KC Royals first baseman Eric Hosmer was ranked no. 71 among the top 100 players by Baseball Tonight on Thursday.
Hosmer is a former no. 3 overall pick from the 2008 draft who most pundits believe has failed to live up to “superstar” expectations projected by scouts. While his .297/.363/.459 triple slash in his age 25 season for the Kansas City Royals hardly makes him a superstar, it’s still a measure of validation.
Eric Hosmer might not be a superstar, but he’s a really good player most teams would be very happy to have in the lineup.
Hosmer’s 3.5 Wins Above Replacement (fWAR) ranked no. 50 among position players in 2015, making his no. 71 overall rating by Baseball Tonight well within objective sabermetric wisdom.
I’ll contend that both fWAR (Fangraphs) and bWAR (Baseball Reference) undervalue Hosmer’s defense. Both systems rely primarily on range to estimate defensive value, and exclude digging throws out of the dirt—which is a key skill for a first baseman. Consequently, Fangraphs and Baseball Reference estimate negative WAR values for Hosmer’s defense.
Those estimates fly in the face of Hosmer’s three consecutive Gold Gloves and Baseball Info Solutions metrics that Hosmer made 53 “Good Fielding Plays” for handling difficult throws (best in MLB among first basemen). Thus, a significant chunk of Hosmer’s value gets credited to the positive defensive ratings of his infield teammates.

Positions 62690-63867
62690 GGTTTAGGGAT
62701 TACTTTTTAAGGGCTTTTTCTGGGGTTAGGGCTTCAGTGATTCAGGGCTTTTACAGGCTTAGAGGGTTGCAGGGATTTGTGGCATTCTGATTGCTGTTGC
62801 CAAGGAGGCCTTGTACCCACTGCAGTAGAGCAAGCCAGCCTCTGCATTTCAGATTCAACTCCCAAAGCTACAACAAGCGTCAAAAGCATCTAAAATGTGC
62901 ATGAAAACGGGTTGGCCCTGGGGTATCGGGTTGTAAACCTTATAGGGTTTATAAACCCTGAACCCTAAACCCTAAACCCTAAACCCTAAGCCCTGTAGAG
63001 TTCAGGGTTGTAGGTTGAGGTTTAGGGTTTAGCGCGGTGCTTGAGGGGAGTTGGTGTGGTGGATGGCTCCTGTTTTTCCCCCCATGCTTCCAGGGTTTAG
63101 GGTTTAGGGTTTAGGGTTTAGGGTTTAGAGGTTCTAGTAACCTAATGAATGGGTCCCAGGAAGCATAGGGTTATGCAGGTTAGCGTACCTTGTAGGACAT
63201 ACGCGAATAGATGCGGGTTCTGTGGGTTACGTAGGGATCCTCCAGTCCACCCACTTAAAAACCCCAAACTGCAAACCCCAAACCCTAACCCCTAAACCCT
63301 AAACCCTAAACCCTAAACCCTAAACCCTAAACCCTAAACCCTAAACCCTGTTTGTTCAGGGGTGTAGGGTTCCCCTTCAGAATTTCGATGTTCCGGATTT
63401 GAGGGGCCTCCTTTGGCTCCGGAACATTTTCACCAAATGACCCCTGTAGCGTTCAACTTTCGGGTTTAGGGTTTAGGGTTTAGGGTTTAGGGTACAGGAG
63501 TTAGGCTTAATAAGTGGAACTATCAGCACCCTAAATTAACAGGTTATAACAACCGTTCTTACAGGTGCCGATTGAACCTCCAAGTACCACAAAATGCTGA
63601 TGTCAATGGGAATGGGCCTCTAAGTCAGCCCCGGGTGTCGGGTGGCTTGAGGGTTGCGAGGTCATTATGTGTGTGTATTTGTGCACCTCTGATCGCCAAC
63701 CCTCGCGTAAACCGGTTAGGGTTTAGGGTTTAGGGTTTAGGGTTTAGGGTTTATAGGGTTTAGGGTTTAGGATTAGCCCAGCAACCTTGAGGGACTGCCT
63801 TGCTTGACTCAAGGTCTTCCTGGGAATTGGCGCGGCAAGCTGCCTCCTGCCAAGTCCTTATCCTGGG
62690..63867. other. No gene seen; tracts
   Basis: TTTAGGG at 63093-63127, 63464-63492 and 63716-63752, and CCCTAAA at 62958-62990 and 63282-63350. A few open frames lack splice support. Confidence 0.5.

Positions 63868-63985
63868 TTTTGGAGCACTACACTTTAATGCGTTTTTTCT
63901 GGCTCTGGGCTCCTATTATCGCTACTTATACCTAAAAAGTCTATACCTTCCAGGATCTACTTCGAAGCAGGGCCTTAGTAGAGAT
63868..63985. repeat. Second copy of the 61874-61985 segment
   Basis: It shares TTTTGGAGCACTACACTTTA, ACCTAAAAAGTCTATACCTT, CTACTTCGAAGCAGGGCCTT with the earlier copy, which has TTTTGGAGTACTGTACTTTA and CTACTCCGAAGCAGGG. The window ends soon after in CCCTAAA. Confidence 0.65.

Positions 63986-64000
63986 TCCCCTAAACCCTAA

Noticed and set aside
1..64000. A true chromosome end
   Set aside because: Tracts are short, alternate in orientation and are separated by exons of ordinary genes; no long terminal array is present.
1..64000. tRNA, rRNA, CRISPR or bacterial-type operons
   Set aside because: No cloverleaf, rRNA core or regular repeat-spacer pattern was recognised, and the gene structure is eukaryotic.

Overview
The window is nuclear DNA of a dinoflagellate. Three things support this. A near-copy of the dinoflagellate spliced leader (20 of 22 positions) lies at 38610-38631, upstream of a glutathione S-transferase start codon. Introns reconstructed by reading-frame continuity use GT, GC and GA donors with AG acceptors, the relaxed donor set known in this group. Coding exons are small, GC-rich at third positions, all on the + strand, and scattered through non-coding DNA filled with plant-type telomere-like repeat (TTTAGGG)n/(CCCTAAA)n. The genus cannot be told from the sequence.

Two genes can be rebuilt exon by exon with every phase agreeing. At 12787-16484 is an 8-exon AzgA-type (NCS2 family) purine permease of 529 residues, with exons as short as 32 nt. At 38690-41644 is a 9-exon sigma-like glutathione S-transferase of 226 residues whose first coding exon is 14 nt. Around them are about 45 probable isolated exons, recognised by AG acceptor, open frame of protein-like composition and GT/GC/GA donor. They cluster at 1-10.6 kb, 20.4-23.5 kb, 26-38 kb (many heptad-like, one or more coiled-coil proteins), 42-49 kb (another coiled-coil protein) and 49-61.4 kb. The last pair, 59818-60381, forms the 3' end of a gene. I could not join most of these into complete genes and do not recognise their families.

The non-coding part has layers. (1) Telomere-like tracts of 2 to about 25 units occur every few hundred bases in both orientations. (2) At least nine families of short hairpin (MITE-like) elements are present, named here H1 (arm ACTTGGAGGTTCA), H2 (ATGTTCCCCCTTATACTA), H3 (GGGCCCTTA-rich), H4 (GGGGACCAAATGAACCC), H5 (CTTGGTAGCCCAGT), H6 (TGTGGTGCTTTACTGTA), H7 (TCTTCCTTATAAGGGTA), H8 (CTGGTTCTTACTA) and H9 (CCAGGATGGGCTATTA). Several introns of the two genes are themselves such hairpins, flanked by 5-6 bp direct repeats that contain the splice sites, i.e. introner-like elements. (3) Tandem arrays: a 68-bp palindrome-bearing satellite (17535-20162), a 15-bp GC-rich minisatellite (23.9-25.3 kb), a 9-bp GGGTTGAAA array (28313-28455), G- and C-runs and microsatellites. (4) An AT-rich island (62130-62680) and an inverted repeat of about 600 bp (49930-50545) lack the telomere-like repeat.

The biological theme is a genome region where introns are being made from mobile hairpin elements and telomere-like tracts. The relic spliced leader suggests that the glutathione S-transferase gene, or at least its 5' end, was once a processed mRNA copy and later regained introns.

Make no mistake, Eric Hosmer is a big help for the guys on the left side of the diamond. Shortstop Alcides Escobar and third baseman Mike Moustakas can throw at Hosmer with confidence when trying to make an off-balance throw. In effect, Hosmer increases the effective range of KC Royals infielders.
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Hosmer’s mad dash to home that tied up Game 5 of the World Series probably helped Baseball Tonight recognize his value. Making the signature play of a World Series, and probably this era of Kansas City Royals baseball, has turned Hosmer into someone that fans across the country recognize.
Along with his under-rated range and his World Series Q factor, Eric Hosmer has been the best clutch hitter in baseball since his debut season in 2011. According to Fangraphs.com’s “Clutch” metric, Hosmer has a cumulative clutch rating of 5.49 (vs. a -0.38 average). Jacoby Ellsbury ranks no. 2 among current players at 4.41.
That cumulative clutch ranking puts him ahead of KC Royals legend George Brett (4.79) and undoubted superstars Ken Griffey Jr. and Rickey Henderson. Remember, Hosmer has only played FIVE seasons. He has plenty of time to run down all time leader Tony Gwynn (9.49).
That’s why Eric Hosmer might be underrated at no. 71, despite his rather pedestrian triple crown numbers (.297, 18 HR, 98 RBIs).